Senate Finance Committee Subcommittee on Social Security and Family Policy

Statement of the
National Association of of Disability Examiners
to the

Senate Finance Committee Subcommittee on Social Security and Family Policy

by Debi Gardiner, NADE President

July 7, 1998

CHAIRMAN CHAFEE AND MEMBERS OF the Subcommittee, thank you for providing NADE this opportunity to present testimony. The problems being addressed at this hearing are important to our members. The solutions will have a significant impact on our country’s future.

NADE is a professional association whose membership includes disability examiners, physicians, support staff and administrators who are employed in the state Disability Determination Service (DDS) agencies. The DDSs have responsibility for adjudicating Social Security and Supplemental Security Income (SSI) disability claims. Our membership also includes physicians, psychologists and other professionals not in the DDSs (including federal employees) who work with and are interested in the disability program. We believe the diversity of our membership and our experience in working directly with the disability program–and with the applicant — provides us with a unique understanding of this program. It is our members who are responsible for making the system work efficiently and effectively, serving both the claimant/beneficiary and the taxpaying public.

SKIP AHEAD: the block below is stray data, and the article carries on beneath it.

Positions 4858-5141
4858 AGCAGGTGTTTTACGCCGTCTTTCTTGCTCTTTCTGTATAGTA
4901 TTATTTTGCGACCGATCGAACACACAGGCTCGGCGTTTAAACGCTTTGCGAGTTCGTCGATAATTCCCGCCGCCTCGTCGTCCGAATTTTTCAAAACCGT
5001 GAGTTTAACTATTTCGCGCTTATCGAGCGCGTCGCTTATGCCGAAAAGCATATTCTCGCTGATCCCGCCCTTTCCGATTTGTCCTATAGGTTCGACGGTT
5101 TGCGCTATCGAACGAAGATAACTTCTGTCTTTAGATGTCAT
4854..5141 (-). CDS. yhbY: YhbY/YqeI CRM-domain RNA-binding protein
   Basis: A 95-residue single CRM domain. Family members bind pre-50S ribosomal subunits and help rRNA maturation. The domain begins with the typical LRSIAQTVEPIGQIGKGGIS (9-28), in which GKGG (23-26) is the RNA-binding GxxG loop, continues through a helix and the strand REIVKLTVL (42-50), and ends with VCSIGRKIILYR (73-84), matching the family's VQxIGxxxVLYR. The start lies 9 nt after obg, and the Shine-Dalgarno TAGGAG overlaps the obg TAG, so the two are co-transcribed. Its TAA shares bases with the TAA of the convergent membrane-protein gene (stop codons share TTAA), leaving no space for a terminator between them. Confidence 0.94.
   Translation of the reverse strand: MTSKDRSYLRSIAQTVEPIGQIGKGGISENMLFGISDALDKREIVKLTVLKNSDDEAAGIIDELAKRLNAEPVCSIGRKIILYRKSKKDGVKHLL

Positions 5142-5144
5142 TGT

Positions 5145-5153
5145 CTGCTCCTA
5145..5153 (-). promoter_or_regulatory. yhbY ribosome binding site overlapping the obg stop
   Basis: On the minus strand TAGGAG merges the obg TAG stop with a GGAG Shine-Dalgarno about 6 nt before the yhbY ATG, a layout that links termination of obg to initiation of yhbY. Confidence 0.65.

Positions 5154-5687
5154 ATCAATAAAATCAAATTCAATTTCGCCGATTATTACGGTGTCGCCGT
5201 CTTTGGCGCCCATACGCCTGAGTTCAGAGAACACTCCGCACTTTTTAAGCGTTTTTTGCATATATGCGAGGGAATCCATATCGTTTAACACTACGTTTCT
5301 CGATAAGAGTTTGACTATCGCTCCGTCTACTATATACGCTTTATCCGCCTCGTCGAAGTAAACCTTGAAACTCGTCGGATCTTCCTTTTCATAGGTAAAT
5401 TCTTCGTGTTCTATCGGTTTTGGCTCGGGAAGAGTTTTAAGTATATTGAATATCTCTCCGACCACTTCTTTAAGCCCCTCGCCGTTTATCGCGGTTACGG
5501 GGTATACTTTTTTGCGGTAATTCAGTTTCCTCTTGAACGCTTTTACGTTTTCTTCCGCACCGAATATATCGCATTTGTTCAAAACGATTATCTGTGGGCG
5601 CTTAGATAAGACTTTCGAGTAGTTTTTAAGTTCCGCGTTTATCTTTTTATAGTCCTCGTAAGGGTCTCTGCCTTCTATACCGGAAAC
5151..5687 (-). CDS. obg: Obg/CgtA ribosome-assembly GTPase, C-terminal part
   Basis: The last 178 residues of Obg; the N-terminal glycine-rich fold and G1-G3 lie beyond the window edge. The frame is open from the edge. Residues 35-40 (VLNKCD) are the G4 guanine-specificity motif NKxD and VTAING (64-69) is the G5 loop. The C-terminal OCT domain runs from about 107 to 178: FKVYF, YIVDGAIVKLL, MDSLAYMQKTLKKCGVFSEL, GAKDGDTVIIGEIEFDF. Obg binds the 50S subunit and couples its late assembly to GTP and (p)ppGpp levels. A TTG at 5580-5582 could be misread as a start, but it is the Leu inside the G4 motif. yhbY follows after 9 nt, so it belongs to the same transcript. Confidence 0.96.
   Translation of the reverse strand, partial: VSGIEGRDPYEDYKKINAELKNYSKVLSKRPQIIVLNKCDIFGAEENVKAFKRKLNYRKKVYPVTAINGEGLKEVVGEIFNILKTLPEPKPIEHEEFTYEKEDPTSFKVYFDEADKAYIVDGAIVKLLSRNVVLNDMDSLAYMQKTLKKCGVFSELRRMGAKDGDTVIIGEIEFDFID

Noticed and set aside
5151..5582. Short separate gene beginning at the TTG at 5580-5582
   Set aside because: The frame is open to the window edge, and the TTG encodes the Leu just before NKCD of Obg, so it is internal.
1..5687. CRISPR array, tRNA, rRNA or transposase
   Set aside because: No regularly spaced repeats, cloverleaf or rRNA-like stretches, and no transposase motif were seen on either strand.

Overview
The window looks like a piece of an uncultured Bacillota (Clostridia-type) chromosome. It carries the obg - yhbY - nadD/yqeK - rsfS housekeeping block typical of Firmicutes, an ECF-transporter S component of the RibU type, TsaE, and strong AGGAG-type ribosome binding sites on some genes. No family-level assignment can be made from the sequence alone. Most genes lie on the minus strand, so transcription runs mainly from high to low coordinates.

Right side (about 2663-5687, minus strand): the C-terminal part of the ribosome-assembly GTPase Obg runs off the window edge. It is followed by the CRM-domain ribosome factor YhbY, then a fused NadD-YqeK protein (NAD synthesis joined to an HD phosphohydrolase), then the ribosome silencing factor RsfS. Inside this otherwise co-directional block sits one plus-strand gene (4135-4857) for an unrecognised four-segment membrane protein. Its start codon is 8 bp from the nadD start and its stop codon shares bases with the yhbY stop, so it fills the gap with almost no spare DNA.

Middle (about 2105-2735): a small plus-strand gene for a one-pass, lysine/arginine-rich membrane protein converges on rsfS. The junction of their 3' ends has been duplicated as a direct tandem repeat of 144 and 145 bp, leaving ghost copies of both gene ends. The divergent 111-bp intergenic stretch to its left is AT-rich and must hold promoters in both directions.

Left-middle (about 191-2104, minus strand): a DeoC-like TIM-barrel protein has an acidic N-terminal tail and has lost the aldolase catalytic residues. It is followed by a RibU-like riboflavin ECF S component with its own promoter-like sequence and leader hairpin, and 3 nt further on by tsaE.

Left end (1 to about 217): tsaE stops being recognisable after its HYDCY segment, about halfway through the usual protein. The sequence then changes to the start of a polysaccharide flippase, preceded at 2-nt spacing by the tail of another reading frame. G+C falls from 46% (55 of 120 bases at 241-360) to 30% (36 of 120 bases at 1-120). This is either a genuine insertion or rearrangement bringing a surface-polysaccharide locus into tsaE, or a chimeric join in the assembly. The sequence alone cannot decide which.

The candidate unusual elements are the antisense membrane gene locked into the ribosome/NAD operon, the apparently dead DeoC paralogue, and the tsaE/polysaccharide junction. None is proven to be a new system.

On several occasions, in previous testimonies and in correspondence with the Social Security Administration, NADE has expressed concern that the SSI program for children with disabilities may not necessarily be serving the best interest of these children. (Our January 1995 Position Paper on this subject is attached.) Children with disabilities represent some of the most vulnerable members of our society. They need, and deserve, assistance beyond that needed by the general public. NADE strongly supports actions taken by Congress in providing assistance to these children and their families. Any such assistance, however, must serve the best interests of the individuals involved. We are concerned that many children were being labeled “disabled” and were receiving checks who did not have a severe impairment. We have expressed concern that this practice may actually be harming the very population it was intended to help.